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Opinions

Looking for the answer

Food for Thought

Some time ago, a friend was telling about the request she made for her 55th birthday. In lieu of cards or gifts, she asked her friends and relatives to celebrate her double nickels by doing five good deeds and praying for five other people. She said it made her feel good to think of all those kind actions and loving thoughts going out among so many people at her behest.

Vic the Sicilian

Walkin'

Victorio Tripoli was the youngest boy in a family of three girls and three boys raised in Bagheria, Sicily.
His mother gave birth to all the children at home, and in Sicilian tradition they were named after relatives. Victorio was name after his uncle, who was a mechanic. Until his uncle passed away, family called him Victoruccio (little Vic). The naming was foretelling as Vic liked working on cars, and as a child helped out in his uncle’s shop.

Misconception confession

Food for Thought

A recent television program that included wonderful views of Mt. Rushmore reminded me of a niece who once confessed that, for years, she believed that the carvings on that mountain were a natural phenomenon. We all had a good laugh at the time and recalled some of the equally silly mistaken beliefs we held as children.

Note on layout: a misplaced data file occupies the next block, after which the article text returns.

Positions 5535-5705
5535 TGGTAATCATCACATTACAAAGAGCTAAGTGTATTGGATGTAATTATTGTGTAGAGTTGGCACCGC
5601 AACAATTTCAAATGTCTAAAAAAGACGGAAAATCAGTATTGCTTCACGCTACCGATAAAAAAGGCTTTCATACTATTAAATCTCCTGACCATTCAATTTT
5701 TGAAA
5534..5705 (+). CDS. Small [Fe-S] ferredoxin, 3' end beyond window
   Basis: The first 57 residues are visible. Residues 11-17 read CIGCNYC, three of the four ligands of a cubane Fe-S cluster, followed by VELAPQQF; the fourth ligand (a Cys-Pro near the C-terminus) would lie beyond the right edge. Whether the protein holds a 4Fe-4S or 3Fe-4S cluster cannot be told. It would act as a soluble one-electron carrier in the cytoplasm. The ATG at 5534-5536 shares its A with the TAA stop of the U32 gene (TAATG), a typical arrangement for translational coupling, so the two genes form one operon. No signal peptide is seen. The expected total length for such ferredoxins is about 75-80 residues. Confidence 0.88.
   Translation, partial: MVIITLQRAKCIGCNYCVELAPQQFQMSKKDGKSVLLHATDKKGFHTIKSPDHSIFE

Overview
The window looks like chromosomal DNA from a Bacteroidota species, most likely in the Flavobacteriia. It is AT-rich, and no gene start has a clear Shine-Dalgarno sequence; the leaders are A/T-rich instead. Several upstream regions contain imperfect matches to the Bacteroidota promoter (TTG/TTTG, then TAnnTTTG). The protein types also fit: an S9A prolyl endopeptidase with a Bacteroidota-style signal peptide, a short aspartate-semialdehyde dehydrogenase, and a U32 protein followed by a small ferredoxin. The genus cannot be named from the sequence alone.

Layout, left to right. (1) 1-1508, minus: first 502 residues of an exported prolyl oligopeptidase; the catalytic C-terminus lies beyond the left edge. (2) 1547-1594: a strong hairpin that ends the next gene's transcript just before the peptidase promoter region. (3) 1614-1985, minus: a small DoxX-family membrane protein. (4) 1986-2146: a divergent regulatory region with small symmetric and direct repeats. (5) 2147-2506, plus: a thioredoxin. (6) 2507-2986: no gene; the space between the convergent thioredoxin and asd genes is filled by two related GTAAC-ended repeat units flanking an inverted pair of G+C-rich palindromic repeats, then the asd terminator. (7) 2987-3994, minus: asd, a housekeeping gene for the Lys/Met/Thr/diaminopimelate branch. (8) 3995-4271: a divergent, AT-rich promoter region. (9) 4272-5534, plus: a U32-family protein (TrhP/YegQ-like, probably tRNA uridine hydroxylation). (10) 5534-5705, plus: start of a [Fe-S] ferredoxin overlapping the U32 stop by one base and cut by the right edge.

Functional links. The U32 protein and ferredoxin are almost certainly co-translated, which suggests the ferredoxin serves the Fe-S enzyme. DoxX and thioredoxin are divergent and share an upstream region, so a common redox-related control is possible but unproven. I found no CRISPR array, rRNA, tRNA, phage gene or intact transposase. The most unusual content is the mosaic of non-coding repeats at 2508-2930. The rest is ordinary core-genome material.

Suzzie and Sicily

Walkin'

We travelled to Sicily to attend the wedding of Katrina, the daughter of my cousin Suzzie and her husband Vic.

Bread and beer, the wonder of yeast

food for thought

Early mankind gathered grains, pounded the kernels to flour with stones, mixed it with water, sometimes adding other ingredients such as fat and salt, and baked it on a rock in the heat of the sun. The Egyptians were the first to bake leavened bread, and that was probably more or less by accident. We speculate that some Egyptian housewife left her bowl of bread dough sitting too long before baking it, and it collected wild yeast from the air, causing it to form bubbles and swell up a bit.

Final days in Rome

walkin'

Ancient walls flanked us as we rolled out of Rome and then into Acquedotti Park. Here we passed along the remains of Aqua Claudia, an aqueduct commissioned by the Emperor Gaius in 38 A.D. Gaius is also known as Caligula. He is infamous, among many things, for ordering his guards to throw an entire coliseum section of the crowd into the arena during intermission to be eaten by animals because he was bored.